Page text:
1. The Nobles website— It is the rare question that can’t be answered by the wealth of information found on our website. It also gives people the opportunity to browse at their leisure and find information they didn’t even know they were looking for.
  2. The fall and winter Open Houses—I imagine many of you attended these events when you were considering Nobles as an option for your family. It’s a great way to get an overview of the school and our programs without the “pressure” of the interview or group activity session. Our October Open House was a great success and the remaining Open House this year is scheduled for Tues., Dec. 4, from 6:30-9 p.m. No RSVP is necessary.

A couple of other ways to “spread the positive Nobles word” that may not have occurred to you:

  1. Post a “testimonial” about Nobles on the web—There are websites that exist to help families investigate different schools. Here are just a couple of popular ones on which it would be great see some comments from Nobles parents. The links will take you directly to the Nobles pages on these sites:


  2. “Tag” any Nobles photos that you place on Facebook—I won’t bore you with the details of search engine optimization (SEO) but Google is smart enough to know how frequently the word “Nobles” appears anywhere on the web and ranks us accordingly. If you are putting a photo taken at Nobles on Facebook, take the extra second to tag it as such and you’ll help us rise in the world of Google searches.

Any other questions, from future Nobles families or otherwise, feel free to drop me an email!

Jennifer Hines
Dean of Enrollment Management

"The Most Important Thing I Learned at Nobles" by Ben Snyder, Head of Upper School

During the first full week of school this fall, Nobles presented the Distinguished Graduate Award to Seth Goldman ’85—founder of Honest Tea. Seth’s accomplishments speak for themselves: after a successful career in socially responsible investment management he started Honest Tea in his kitchen with a few thermoses and the nerve to walk into the buyer at his local Whole Foods store.

We gave Seth 10 minutes to speak in Assembly—which can be an eternity for someone uncomfortable on the stage. That was definitely not the case with Seth. In those few minutes he made two critical impressions on the Nobles student body.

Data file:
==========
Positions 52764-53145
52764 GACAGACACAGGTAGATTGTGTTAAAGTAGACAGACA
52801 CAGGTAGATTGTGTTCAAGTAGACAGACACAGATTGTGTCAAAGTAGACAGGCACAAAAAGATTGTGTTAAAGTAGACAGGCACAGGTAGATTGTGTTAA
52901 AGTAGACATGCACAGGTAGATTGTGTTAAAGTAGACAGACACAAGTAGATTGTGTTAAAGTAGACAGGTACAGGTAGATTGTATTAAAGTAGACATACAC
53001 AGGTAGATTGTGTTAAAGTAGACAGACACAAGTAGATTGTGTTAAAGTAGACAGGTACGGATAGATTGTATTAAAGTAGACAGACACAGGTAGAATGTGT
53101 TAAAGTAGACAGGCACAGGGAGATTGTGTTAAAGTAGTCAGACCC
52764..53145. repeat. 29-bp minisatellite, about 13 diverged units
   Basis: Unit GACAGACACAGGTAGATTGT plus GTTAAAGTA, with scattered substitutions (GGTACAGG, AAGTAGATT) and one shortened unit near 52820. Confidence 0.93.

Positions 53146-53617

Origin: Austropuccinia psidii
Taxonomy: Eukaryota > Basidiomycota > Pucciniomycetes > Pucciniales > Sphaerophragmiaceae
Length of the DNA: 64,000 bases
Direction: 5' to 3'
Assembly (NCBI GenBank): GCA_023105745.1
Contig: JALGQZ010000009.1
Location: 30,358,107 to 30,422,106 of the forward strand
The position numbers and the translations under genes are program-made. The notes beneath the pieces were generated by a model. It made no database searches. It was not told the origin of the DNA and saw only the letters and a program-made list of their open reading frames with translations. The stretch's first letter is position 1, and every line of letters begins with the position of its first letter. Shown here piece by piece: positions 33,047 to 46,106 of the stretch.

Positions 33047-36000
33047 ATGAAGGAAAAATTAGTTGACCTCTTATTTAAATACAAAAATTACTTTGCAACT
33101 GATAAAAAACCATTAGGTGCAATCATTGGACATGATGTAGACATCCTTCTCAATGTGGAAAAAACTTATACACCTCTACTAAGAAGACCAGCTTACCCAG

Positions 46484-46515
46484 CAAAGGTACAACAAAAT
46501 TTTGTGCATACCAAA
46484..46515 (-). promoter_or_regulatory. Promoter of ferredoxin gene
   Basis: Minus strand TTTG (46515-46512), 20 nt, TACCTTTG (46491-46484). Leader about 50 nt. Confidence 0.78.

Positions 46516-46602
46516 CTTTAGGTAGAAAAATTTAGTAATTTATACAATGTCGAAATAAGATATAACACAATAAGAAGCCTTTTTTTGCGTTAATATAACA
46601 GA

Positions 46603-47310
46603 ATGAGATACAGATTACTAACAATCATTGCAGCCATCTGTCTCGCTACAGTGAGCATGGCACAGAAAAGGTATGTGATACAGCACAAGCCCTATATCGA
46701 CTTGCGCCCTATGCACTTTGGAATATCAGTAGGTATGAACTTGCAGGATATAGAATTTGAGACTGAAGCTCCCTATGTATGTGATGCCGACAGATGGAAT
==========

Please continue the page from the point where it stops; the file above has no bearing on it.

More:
His first message was simply this: “…one can do very well while also doing good,” and that the world needs creative, ethical leaders who can recognize those opportunities and create strong businesses. His goals of supporting sustainable agriculture worldwide and battling the obesity epidemic in the U.S. were messages that resonated with our students (and kept many faculty and students talking throughout the day). Seth spoke clearly and powerfully about how Nobles can help shape those future leaders who will identify opportunities that will have broad economic and social benefit.

Seth’s second message revolved around his Class II wrestling experience at Nobles: “The most important lesson I learned at Nobles in becoming a successful entrepreneur was going 1–10 (with my one win being a forfeit) in my first year of wrestling.” While said with a self-deprecating smile, which elicited some positive response from kids, Seth focused on how that one struggling season had taught him the resilience he needed to bounce back from disappointments that he has faced all along in his life.

Those parents who heard Joann Deak speak will recognize the scientific basis of Seth’s statement—the need for adolescents to immerse themselves in uncomfortable and unfamiliar situations in which they can make some mistakes and then grow from them.

At Nobles we often find young people who don’t want to try something new (a performance, a new sport, a different service project, auditioning for a musical group, heading off on a trip to an unknown part of the country or world) because “I’m not good at it” or “I don’t think I’d be comfortable doing it.” The breadth of our requirements push young people to try new things. Hopefully some of those new experiences will take root and flourish into new interests. However, we also hope that these new experiences will create some disappointments and challenges so that students can develop the grit that will be necessary to persevere through the inevitable challenges that life gives us all.

I hope that in the coming years or months of your child’s life at Nobles, you’ll encourage her or him to try something new. While they may not be so good at it and could take some hard knocks along the way, research (and Seth Goldman) shows that those difficult experiences could be some of the most important events of their high school years.

Class I Surprise Lunch

Check out photos from the annual Class I Surprise Lunch on Halloween. Thank you to all parents who volunteered or donated treats!

Through the Past Brightly by Bill Bussey, Provost

Back in the mid-70s, I spent a couple of college summers working as a bar waiter in a high-end restaurant on the Maine seacoast. One day a busload of folks in their mid-70s and 80s wandered in all at once for lunch and took up the entire room. My heart sank as I scrambled to take orders. Most senior diners kept a close eye on how much they spent and particularly on how much they tipped. I had been through this before: I would be rushing around for the next 90 minutes without much to show for it by the time they made it back to their bus. As I was taking an order, one woman told me that they had just travelled all the way from New Bedford. I froze in my tracks and surveyed the room with new eyes. One of these people must have known him.